How to Get Rid of Black Beard Algae in the Aquarium 

Black Beard Algae, also referred to as black algae. It belongs to the brush algal family. T may appear greenish or bluish in coloration.

Other than aquariums, it is known to infest pools and ponds, or artificial water bodies. It is very hard to eradicate because of its persistency and tends to recur. It looks like a beard, hence the name Black Beard Algae.

The best approach in dealing with it is to address the core of the infestation. To get rid of the black beard algae in your aquarium you should do the following:

Use Hydrogen Peroxide

An OTC peroxide will suffice. Sensitive plants like Anubias may be damaged by this method. A dilute solution is easy on the plants, but it could take more than one treatment to eradicate the black algae.

Plastic plants can stand a bleach solution of 1:20 ratio. All other visibly affected decors can be soaked for two to three minutes and rinsed thoroughly.

Peroxide does not leave any residue on the plants and rocks, and they can be re-introduced back into the aquarium instantly.

Reduce the Phosphate levels in the water

Phosphates come from decaying matter in the tank. Leftover food, plant decay, and fish waste contribute to the formation of phosphates. The use of carbon filter, PH solutions and aquarium salts are also responsible for the formation of phosphates.

Tap water is the biggest culprit of all the causes of Phosphate (PO4).

Old lead plumbing continues to be used in some cities. Lead poisoning is associated with this type of plumbing, but some local water authorities have devised ways of fighting lead corrosion by adding harmless phosphates to the water to prevent corrosion.

Start by testing the tap water for PO4 levels, which could be the reason behind black beard algae infestation. If the tap water is the genesis of the black algae, then:

  • Find another water source that is free of PO4
  • Introduce phosphate absorbants to your filter

If your tap water has phosphate levels within the recommended safe levels, then:

  • Add floating aquarium plants ( they feed on phosphates)
  • Change current fish food to those containing fewer phosphates or none.
  • Feed your fish lightly, food leftovers will release phosphates.
  • Clean your tank regularly -phosphates build up as a result of food and debris decaying in the aquarium.
  • Clear the filter -Filters harbor sludge and muck that spikes PO4 levels.
  • Try for filters with phosphate absorbers -This applies to freshwater fish keepers
  • Review water conditioners -avoid conditioners that contain PO4 or opt for those low phosphates.

Boost carbon dioxide for aquarium plants 

When CO2 drops, aquatic plants will become weak as the black beard algae thrive and the pH of the aquarium will elevate. When the CO2 level in the aquarium is raised, the aquatic plants thrive and the black beard algae weaken making it an attractive snack for algae-eating fish. CO2 can be introduced into the aquarium by injecting it directly from the gas cylinder or through an algaecide.

The recommended level is 20-25 parts per million(ppm) granted that your oxygen levels are in the correct range.

Consider Algae Eating Fish for your Aquarium

Low levels of CO2 tend to harden the black beard algae in your aquarium as it thrives at the expense of aquatic plants Hard algae is not appetizing to the algae-eating fish. By raising CO2 levels the algae weaken and become soft enough to be feasted on by algae-eating fish.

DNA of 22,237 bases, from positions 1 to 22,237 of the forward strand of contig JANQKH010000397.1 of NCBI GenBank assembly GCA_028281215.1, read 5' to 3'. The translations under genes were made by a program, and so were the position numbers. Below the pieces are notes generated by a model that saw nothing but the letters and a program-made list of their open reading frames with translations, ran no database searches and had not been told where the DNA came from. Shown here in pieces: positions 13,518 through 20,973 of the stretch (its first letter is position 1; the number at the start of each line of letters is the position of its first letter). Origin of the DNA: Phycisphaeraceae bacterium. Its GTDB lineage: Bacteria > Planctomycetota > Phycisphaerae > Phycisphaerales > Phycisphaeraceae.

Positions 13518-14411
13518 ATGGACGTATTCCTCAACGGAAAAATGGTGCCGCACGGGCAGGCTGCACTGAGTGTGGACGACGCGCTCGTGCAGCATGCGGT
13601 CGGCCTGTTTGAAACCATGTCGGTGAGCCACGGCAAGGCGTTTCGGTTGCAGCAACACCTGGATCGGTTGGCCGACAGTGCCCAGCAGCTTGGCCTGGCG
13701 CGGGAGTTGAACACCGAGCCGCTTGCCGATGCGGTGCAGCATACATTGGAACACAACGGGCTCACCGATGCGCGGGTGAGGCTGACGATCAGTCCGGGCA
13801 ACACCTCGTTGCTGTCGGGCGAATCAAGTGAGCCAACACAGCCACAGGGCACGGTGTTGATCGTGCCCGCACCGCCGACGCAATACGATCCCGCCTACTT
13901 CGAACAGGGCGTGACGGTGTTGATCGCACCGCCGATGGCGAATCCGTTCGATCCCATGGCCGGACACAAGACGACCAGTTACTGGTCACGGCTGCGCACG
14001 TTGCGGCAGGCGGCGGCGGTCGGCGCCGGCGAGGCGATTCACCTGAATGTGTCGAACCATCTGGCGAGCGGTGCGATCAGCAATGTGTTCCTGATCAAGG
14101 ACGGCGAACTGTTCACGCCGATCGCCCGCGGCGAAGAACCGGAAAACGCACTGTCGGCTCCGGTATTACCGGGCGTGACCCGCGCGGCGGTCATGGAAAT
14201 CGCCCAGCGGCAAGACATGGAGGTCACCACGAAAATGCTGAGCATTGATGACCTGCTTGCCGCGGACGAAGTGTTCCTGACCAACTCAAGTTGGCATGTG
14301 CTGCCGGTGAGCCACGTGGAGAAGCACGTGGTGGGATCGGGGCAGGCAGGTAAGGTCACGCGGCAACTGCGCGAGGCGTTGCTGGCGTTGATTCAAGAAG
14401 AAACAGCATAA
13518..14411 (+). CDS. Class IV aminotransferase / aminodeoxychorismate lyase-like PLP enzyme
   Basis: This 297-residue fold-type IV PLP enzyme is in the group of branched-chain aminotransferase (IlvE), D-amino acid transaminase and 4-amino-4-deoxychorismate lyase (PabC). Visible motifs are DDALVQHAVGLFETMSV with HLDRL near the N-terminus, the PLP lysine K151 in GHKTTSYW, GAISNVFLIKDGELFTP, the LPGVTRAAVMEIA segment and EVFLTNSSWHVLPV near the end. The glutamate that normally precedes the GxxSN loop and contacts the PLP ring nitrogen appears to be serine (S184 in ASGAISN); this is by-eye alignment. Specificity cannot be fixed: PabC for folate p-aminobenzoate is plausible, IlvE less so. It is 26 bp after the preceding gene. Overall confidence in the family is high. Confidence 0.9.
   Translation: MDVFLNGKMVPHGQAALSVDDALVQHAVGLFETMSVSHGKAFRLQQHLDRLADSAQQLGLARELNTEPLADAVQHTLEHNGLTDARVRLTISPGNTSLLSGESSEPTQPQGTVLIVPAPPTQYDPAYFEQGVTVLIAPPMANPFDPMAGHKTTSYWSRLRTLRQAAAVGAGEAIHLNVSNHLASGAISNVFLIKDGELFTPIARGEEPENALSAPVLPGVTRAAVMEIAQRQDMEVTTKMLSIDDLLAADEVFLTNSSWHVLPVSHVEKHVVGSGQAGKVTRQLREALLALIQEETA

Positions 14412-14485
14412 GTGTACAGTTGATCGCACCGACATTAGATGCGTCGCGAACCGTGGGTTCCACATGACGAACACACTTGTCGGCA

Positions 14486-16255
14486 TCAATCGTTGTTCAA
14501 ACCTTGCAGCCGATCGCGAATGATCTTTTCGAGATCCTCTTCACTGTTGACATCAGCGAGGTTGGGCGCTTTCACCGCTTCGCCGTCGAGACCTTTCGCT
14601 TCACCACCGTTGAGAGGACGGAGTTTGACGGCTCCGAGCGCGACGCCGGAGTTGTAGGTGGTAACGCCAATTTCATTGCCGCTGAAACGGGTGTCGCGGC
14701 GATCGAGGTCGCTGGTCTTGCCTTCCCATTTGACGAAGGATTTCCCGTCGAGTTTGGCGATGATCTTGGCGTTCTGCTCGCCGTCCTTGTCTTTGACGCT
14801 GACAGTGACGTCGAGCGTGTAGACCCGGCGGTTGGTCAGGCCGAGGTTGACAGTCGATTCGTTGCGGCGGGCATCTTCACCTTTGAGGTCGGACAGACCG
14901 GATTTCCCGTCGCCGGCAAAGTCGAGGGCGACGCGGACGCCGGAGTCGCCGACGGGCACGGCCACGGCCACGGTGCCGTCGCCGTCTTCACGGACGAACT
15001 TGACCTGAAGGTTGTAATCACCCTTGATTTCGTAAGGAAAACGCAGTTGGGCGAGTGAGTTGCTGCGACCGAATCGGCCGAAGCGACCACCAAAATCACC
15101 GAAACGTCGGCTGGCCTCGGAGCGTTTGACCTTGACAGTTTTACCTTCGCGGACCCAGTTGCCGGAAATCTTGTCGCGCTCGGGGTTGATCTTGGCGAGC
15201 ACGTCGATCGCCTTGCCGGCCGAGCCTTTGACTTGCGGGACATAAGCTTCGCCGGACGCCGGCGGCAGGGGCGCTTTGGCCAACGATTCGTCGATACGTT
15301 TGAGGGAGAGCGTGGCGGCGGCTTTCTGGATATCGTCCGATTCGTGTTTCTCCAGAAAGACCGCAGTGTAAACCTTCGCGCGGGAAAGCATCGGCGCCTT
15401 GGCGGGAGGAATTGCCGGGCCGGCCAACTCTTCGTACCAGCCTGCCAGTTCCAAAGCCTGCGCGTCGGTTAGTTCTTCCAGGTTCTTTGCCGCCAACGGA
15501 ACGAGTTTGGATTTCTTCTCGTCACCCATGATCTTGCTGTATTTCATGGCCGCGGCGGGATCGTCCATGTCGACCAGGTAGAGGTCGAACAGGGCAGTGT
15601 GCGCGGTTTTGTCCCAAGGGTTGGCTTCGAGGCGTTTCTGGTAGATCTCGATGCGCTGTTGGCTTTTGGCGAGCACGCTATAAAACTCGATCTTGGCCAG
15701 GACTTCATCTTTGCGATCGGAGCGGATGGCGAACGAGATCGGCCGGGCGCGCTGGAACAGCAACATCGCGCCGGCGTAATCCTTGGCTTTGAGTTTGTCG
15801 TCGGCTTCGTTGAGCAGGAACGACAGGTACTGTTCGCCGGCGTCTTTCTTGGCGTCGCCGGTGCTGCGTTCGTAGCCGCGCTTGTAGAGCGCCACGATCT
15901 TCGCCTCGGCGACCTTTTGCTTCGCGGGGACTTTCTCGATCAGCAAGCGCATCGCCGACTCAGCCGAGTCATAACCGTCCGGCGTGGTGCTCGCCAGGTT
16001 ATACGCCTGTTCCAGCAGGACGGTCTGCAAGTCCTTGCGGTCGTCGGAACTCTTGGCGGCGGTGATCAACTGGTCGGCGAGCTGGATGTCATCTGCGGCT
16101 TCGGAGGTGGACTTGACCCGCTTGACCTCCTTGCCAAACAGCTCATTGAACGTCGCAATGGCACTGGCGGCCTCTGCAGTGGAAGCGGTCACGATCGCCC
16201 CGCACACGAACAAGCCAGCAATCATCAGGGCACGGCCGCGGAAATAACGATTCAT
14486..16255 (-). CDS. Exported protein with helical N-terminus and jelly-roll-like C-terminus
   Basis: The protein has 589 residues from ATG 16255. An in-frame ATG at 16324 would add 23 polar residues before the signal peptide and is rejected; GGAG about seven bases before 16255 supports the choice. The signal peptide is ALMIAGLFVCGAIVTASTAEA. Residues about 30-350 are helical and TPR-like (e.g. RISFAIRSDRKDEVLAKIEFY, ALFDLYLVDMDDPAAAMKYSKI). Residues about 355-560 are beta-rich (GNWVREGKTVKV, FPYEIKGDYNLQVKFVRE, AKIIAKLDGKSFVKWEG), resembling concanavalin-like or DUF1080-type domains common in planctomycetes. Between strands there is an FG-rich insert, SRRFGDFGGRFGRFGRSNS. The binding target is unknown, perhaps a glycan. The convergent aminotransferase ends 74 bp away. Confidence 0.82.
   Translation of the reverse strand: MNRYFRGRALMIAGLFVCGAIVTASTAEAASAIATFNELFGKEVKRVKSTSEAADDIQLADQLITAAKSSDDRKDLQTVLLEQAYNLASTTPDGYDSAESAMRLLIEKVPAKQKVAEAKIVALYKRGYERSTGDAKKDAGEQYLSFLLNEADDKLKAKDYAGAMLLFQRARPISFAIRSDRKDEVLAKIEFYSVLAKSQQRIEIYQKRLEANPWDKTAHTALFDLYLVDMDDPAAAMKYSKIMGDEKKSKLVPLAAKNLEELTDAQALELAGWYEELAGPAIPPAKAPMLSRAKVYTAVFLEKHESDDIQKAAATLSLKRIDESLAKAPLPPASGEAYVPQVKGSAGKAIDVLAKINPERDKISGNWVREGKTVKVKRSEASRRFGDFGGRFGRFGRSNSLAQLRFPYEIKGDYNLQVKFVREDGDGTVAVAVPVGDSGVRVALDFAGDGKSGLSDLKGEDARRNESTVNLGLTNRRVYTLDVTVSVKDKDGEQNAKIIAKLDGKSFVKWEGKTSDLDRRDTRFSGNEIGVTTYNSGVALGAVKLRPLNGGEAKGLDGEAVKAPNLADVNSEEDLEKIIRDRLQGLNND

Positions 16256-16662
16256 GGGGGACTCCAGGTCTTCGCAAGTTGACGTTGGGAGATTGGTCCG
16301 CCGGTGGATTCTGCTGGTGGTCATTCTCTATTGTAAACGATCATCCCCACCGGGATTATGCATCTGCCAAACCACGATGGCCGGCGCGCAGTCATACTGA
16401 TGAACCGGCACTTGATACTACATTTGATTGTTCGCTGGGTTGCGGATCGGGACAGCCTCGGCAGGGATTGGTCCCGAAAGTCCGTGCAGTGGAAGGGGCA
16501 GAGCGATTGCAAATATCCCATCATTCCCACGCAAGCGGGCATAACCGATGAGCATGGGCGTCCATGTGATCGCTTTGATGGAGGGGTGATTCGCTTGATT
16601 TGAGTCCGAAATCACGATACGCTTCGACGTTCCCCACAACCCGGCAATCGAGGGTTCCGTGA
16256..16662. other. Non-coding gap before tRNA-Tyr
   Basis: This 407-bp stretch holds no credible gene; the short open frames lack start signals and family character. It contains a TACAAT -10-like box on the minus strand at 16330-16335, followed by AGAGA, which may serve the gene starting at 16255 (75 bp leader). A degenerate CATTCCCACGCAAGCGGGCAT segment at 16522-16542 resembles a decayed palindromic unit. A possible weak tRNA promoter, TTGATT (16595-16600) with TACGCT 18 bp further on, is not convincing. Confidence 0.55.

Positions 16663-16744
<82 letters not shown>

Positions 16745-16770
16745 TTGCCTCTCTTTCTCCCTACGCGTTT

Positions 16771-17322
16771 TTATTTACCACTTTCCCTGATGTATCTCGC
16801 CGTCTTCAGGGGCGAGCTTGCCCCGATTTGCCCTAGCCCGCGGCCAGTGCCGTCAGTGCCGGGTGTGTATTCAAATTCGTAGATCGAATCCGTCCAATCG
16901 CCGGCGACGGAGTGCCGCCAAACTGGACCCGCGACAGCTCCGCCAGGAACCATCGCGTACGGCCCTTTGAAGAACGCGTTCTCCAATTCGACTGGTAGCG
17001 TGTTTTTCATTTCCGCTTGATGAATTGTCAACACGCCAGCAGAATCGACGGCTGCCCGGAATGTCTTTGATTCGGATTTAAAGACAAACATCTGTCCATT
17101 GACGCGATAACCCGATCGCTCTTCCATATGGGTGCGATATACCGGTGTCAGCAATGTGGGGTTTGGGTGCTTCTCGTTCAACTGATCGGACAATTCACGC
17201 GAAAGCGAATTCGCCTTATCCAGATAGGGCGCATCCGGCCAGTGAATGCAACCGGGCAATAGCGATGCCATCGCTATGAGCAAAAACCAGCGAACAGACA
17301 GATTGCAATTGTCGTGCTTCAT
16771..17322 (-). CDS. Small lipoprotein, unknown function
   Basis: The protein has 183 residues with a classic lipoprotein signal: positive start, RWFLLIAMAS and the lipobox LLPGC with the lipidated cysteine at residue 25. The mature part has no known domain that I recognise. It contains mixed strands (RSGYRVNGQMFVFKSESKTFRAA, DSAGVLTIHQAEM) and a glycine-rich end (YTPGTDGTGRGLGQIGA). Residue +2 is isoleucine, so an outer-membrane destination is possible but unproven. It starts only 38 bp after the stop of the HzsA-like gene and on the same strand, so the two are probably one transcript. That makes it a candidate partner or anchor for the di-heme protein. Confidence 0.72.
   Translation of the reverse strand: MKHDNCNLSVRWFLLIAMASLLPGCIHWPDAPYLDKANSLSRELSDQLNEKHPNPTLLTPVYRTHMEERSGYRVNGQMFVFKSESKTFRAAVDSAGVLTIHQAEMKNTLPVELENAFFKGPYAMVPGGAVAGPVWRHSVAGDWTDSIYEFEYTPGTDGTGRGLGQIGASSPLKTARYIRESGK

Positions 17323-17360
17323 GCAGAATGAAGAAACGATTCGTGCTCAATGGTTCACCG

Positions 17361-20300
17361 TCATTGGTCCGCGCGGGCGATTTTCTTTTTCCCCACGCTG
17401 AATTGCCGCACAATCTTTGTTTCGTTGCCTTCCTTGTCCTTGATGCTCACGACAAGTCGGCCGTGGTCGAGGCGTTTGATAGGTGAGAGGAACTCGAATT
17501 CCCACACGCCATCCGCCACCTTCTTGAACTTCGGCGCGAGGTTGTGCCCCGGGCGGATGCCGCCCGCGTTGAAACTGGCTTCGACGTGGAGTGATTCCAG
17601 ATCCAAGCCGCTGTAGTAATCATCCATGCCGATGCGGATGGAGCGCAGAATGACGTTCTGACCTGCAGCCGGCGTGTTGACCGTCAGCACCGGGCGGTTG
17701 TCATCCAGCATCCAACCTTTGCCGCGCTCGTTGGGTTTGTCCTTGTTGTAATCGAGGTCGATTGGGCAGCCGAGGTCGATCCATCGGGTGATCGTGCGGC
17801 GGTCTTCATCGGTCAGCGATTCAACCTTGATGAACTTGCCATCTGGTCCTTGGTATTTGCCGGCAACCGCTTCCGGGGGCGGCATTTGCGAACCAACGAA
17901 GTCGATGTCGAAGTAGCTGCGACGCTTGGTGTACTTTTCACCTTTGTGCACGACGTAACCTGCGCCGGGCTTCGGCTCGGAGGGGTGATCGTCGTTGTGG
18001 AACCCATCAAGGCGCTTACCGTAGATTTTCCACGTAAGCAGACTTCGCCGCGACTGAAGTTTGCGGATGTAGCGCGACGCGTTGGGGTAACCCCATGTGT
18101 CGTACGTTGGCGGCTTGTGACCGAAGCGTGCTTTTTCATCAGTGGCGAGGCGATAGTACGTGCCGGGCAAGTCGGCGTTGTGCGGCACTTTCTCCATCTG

Use Heat Treatment

Get good storage for both aquatic and plant life. You will also need to dip the live plants in hydrogen peroxide to rid them of algae. Set the heater at 110 -120 degrees Fahrenheit and wait for one and a half hours. The black algae will be burned and will eventually die off or get eaten by the algae-eating fish.

Eliminate the photosynthesis process

Black Beard Algae need light to grow and flourish, but so do live plants. If you starve algae light they start to disappear, though this is not permanent. If the light is what makes algae flourish in your aquarium, then this method will work for you at the risk of losing some live plants.

How do Black Algae Find their Way into a Fish Tank?

The algae are introduced to a tank by external sources like fish guts or plants.

There are two primary causes of black algae in fish tanks. These are:-

  • Imbalance of the nutrients –for instance, insufficient CO2 in your aquarium makes algae thrive. Too many leftover foods, result in an increase in phosphate levels which is conducive for algae growth.
  • Improper lighting –Insufficient light promotes algae growth.

Prevention of Black Algae Outbreak

To avoid a future black beard algae outbreak in your aquarium you need to address the following:-

1) Overfeeding-Excess food for your fish turns into food for algae when left unconsumed by the fish and left to decay. Feed them just enough.

2) Excessive PO4 levels- Keep the levels below 0.25 parts per million (ppm) in the tank and monitor regularly.

3)Aquarium hygiene -Cleaning is essential to avoid nutrient imbalance, which makes algae thrive. All waste hiding in the gravel and filter should be cleaned out.

4) Excess Light -Investigate your plants’ lighting needs and keep them on for as much as needed, and don’t overexpose them to light.

5) Poor CO2 Levels- Healthy plants will out-compete for algae to flourish if allowed the right levels of carbon dioxide. CO2 is essential for live plants. The proper levels promote proper functioning and uptake of nutrients making the plants healthy.

6) Live plants-  It is advisable to disinfect live plants or even plastic purchased from a pet shop before introducing them into the aquarium. Utilize hydrogen peroxide solution using the 1:4 ratio.

Black alga is a menace, and a stubborn one at that, however as we have seen in this article, we can triumph over it.